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Found in: Page 701

### College Physics (Urone)

Book edition 1st Edition
Author(s) Paul Peter Urone
Pages 1272 pages
ISBN 9781938168000

# Using the results of the above example on Example 20.3, find the drift velocity in a copper wire of twice the diameter and carrying 20.0 A.

The drift velocity in the copper wire is $1.08 \times {10^{ - 4}}\;{\rm{m/s}}$.

See the step by step solution

## Step 1: Identification of the given data

The given data can be listed below as:

• The gauge of the copper wire is a = 12.
• The diameter of the copper wire is $$d = 2 \times 2.053\;{\rm{mm}} \times \frac{{{\rm{1}}{{\rm{0}}^{{\rm{ - 3}}}}\;{\rm{m}}}}{{{\rm{1}}\;{\rm{mm}}}}{\rm{ = 4}}{\rm{.106 \times 1}}{{\rm{0}}^{{\rm{ - 3}}}}\;{\rm{m}}$$.
• The current carried by the copper wire is l = 20.0 A.

## Step 2: Significance of the drift velocity

The drift velocity is illustrated as the average velocity attained by a particle because of the involvement of an electric field. The drift velocity significantly contributes to the current’s change in an electric field.

## Step 3: Determination of the drift velocity

From the example 20.3, the number of copper atoms can be gathered that is$$n = 8.342 \times {10^{28}}\;{{\rm{m}}^{{\rm{ - 3}}}}$$ .

The equation of the magnitude of the current is expressed as:

${v_d} = \frac{I}{{nq\left( {\pi {{\left( {\frac{d}{2}} \right)}^2}} \right)}}$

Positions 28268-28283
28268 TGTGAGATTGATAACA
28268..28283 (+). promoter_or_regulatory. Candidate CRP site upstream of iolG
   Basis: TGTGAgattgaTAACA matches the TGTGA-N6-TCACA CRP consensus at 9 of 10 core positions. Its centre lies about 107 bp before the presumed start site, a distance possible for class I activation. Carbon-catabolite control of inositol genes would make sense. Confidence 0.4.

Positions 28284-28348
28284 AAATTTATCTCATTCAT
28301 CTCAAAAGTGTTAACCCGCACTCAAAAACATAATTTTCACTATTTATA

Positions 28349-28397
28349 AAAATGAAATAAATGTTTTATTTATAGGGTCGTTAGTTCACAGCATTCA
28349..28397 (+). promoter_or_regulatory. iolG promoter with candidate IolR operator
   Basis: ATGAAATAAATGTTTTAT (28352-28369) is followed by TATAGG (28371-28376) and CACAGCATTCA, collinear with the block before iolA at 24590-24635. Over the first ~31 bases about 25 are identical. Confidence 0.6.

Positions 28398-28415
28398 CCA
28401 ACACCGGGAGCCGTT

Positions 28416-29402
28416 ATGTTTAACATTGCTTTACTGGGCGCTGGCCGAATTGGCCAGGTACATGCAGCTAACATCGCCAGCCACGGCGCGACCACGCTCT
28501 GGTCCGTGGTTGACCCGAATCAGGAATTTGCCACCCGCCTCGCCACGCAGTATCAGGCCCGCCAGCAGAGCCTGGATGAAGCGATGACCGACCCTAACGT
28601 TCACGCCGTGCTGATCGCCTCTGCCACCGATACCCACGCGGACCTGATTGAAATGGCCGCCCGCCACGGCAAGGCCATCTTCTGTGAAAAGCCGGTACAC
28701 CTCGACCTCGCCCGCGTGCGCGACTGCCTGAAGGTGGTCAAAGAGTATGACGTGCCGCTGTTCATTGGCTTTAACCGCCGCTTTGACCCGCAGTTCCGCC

Here, $$I$$is the magnitude of current, $${v_d}$$ is the drift velocity, $n$ is the number of the copper atoms, $q$ is the charge of one electron and $d$ is the diameter of the copper wire.

Substitute the values in the above equation.

\begin{aligned}{v_d} = \frac{{20.0\;{\rm{A}}}}{{\left( {8.342 \times {{10}^{28}}\;{{\rm{m}}^{{\rm{ - 3}}}}} \right)\left( {1.6 \times {{10}^{ - 19}}\;{\rm{C}}} \right)\left( {\left( {3.14} \right){{\left( {\frac{{{\rm{4}}{\rm{.106 \times 1}}{{\rm{0}}^{{\rm{ - 3}}}}\;{\rm{m}}}}{2}} \right)}^2}} \right)}}\\ = \frac{{20.0\;{\rm{A}}}}{{\left( {1.33 \times {{10}^{10}}\;{\rm{C}} \cdot {{\rm{m}}^{{\rm{ - 3}}}}} \right)\left( {\left( {3.14} \right){{\left( {{\rm{2}}{\rm{.106 \times 1}}{{\rm{0}}^{{\rm{ - 3}}}}\;{\rm{m}}} \right)}^2}} \right)}}\\ = \frac{{20.0\;{\rm{A}}}}{{\left( {1.33 \times {{10}^{10}}\;{\rm{C}} \cdot {{\rm{m}}^{{\rm{ - 3}}}}} \right)\left( {\left( {3.14} \right)\left( {{\rm{4}}{\rm{.4 \times 1}}{{\rm{0}}^{{\rm{ - 6}}}}\;{{\rm{m}}^2}} \right)} \right)}}\\ = \frac{{20.0\;{\rm{A}}}}{{\left( {1.33 \times {{10}^{10}}\;{\rm{C}} \cdot {{\rm{m}}^{{\rm{ - 3}}}}} \right)\left( {{\rm{1}}{\rm{.39 \times 1}}{{\rm{0}}^{{\rm{ - 5}}}}\;{{\rm{m}}^2}} \right)}}\end{aligned}

Hence, further as:

\begin{aligned}{v_d} = \frac{{20.0\;{\rm{A}}}}{{\left( {184870\;{\rm{C}} \cdot {{\rm{m}}^{{\rm{ - 1}}}}} \right)}}\\ = 1.08 \times {10^{ - 4}}\;{\rm{A}} \cdot {\rm{m/C}}\\ = 1.08 \times {10^{ - 4}}\;{\rm{A}} \cdot {\rm{m/C}} \times \frac{{{\rm{1}}\;{\rm{C/s}}}}{{{\rm{1}}\;{\rm{A}}}}\\ = 1.08 \times {10^{ - 4}}\;{\rm{m/s}}\end{aligned}

Thus, the drift velocity in the copper wire is $1.08 \times {10^{ - 4}}\;{\rm{m/s}}$.